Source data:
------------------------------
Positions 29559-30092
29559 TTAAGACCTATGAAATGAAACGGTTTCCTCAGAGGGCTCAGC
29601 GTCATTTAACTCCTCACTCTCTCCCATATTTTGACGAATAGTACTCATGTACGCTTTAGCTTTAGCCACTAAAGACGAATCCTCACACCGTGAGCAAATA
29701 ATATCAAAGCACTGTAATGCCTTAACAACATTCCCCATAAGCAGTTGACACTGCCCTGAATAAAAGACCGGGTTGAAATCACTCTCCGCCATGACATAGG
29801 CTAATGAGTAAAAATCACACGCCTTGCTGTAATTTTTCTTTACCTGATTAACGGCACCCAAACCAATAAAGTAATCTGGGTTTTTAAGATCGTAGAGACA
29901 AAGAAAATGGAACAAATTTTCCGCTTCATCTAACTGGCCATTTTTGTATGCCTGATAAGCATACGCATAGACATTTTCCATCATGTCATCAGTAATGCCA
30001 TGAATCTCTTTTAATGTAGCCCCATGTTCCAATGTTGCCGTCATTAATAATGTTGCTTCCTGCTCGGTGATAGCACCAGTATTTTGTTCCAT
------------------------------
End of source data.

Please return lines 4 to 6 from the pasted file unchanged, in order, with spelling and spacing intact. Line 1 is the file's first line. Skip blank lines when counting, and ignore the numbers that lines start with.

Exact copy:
29701 ATATCAAAGCACTGTAATGCCTTAACAACATTCCCCATAAGCAGTTGACACTGCCCTGAATAAAAGACCGGGTTGAAATCACTCTCCGCCATGACATAGG
29801 CTAATGAGTAAAAATCACACGCCTTGCTGTAATTTTTCTTTACCTGATTAACGGCACCCAAACCAATAAAGTAATCTGGGTTTTTAAGATCGTAGAGACA
29901 AAGAAAATGGAACAAATTTTCCGCTTCATCTAACTGGCCATTTTTGTATGCCTGATAAGCATACGCATAGACATTTTCCATCATGTCATCAGTAATGCCA